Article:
Sale Of Roku Devices Banned In Mexico Due To Rampant Hacking

Roku set-top boxes, which entered Mexico in 2015, have been banned in the country due to rampant hacking.

Cable TV operator Cablevision, which is owned by Mexican media giant Televisa, won a legal case to stop the sale of Roku streamers in the country, claiming that users kept utilizing the devices to pirate channels, Reuters reports. Hackers are said to be using messaging app WhatsApp to offer access to packages for Televisa, HBO, ESPN, and others. In its latest ruling, the Mexico City tribunal upheld a previous order to temporarily suspend Roku throughout the country.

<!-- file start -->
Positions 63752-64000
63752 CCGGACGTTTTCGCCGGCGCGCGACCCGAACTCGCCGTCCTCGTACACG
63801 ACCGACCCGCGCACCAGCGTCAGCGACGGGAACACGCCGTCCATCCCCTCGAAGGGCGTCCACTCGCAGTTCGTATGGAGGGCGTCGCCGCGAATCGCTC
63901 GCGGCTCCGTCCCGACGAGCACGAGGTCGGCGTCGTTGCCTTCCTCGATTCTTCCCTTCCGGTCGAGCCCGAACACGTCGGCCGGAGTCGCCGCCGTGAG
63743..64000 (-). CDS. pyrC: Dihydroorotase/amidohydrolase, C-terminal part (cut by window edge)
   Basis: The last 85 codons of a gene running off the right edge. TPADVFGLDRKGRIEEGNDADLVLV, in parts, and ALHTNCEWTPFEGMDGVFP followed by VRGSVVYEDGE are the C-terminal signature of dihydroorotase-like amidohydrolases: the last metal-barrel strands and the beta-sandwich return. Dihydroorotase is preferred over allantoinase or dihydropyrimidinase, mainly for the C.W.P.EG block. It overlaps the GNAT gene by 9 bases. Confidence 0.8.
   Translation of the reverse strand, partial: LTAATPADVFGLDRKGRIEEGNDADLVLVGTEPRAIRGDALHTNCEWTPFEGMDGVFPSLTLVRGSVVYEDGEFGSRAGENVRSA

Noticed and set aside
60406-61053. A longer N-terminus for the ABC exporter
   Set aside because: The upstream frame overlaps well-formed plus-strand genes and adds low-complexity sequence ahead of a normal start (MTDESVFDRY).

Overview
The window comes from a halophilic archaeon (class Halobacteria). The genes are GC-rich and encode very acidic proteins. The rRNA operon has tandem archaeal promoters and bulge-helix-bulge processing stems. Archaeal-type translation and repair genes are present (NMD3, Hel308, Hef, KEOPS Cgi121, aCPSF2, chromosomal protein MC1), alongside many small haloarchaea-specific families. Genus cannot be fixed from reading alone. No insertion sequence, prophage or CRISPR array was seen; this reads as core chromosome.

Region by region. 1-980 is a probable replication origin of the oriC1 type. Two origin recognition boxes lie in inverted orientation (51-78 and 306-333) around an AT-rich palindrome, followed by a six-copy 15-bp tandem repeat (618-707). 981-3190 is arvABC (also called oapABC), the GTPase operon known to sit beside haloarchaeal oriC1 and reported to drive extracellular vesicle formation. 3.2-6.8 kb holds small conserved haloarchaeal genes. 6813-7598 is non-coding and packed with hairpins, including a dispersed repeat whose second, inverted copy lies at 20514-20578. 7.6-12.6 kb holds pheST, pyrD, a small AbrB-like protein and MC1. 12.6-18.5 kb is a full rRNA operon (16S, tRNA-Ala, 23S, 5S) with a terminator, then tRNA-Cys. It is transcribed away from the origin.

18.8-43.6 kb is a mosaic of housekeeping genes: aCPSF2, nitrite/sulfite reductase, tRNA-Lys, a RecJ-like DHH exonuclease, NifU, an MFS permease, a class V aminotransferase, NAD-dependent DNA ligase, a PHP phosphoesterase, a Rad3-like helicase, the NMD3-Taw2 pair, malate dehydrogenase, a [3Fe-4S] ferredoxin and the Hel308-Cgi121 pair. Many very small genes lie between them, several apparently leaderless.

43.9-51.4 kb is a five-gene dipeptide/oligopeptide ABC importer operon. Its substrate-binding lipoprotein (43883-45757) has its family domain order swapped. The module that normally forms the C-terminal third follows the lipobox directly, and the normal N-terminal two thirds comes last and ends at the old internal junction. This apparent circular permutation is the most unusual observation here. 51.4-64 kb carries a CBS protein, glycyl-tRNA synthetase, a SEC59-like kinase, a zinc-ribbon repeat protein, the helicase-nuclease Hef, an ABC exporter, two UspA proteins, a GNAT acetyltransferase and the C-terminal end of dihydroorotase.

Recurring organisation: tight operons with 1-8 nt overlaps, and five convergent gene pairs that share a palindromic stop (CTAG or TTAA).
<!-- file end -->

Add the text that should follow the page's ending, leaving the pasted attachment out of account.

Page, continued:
“Cablevision cannot allow the content that it licenses from domestic and foreign companies to be illegally used,” Cablevision spokeswoman Maria Eugenia Zurita told Reuters. “We would also like Roku to better supervise the use of its software so that it’s not used inappropriately.”

Roku, for its part, called the situation a “complex legal matter” and vowed to fight the decision so that Mexican consumers would be able to continue to procure its products. As of last week, Roku devices were still available for purchase on the Mexican websites for Amazon, Best Buy, and Wal Mart, according to Reuters. Last year, Roku accounted for more than half of all such streaming devices in the U.S.


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